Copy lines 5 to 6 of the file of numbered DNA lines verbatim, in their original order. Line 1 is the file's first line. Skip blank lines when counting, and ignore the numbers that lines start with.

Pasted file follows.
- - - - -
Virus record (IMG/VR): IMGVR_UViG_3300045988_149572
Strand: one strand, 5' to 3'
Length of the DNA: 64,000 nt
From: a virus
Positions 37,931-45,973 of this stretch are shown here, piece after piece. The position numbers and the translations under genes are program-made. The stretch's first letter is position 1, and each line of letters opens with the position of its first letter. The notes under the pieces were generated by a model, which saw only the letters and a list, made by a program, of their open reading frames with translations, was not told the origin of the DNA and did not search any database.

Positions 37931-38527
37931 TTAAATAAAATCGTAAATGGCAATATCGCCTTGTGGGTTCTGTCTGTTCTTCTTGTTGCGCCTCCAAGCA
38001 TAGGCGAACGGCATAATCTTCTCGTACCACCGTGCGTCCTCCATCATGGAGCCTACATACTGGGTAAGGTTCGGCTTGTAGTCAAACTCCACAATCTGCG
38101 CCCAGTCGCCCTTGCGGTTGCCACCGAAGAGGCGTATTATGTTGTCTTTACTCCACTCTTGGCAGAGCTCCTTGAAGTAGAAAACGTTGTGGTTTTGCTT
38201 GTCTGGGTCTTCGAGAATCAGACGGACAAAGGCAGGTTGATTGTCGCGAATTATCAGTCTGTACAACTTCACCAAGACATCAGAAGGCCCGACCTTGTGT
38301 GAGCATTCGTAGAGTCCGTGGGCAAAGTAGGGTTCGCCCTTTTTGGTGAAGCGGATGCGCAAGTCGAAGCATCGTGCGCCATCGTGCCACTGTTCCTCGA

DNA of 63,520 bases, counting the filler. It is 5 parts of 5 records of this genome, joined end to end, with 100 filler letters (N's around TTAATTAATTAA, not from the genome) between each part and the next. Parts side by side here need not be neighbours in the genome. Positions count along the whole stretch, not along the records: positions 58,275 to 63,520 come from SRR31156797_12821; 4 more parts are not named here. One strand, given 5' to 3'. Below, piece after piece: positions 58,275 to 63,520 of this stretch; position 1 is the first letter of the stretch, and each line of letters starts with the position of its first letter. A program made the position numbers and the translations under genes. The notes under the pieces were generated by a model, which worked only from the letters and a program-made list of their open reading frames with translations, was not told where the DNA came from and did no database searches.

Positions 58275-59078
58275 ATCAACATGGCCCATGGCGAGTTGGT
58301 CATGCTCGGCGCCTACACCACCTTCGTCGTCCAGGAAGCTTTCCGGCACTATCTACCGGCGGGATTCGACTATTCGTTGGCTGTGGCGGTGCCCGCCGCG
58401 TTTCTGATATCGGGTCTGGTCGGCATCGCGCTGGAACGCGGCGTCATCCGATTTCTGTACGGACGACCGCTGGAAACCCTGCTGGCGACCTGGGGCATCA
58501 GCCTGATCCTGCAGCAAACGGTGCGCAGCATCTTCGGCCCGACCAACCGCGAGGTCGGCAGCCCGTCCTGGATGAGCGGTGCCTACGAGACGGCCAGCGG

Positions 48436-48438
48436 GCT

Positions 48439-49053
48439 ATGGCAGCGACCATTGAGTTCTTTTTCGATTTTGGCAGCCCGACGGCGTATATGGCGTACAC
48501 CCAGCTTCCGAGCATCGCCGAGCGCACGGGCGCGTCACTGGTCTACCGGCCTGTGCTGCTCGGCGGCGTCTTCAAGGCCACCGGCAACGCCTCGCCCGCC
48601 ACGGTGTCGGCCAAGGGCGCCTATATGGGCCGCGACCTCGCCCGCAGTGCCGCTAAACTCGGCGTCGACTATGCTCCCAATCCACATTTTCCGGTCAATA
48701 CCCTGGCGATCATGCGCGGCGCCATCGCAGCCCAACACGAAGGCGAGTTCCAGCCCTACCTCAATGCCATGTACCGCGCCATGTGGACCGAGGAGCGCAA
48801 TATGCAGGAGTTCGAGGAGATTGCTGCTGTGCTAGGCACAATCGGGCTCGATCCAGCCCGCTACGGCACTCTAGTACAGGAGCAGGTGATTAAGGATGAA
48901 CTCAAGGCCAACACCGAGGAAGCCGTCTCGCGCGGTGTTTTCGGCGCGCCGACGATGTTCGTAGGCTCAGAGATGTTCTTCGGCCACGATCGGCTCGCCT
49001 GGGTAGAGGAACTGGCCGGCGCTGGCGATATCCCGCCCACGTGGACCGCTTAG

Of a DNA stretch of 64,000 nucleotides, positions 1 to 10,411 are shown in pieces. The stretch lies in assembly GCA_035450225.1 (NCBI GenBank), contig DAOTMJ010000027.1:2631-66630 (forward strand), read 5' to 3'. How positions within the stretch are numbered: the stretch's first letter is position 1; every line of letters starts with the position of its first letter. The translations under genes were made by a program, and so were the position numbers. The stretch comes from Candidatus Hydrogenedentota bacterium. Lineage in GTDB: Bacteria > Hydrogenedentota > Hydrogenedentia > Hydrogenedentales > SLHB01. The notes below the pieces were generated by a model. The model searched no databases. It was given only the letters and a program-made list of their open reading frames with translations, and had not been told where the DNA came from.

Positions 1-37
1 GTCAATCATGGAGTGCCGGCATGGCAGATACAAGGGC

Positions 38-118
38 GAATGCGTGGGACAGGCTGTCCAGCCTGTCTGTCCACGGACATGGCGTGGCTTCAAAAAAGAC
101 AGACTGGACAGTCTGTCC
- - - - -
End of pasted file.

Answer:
Positions 37,931-45,973 of this stretch are shown here, piece after piece. The position numbers and the translations under genes are program-made. The stretch's first letter is position 1, and each line of letters opens with the position of its first letter. The notes under the pieces were generated by a model, which saw only the letters and a list, made by a program, of their open reading frames with translations, was not told the origin of the DNA and did not search any database.

Positions 37931-38527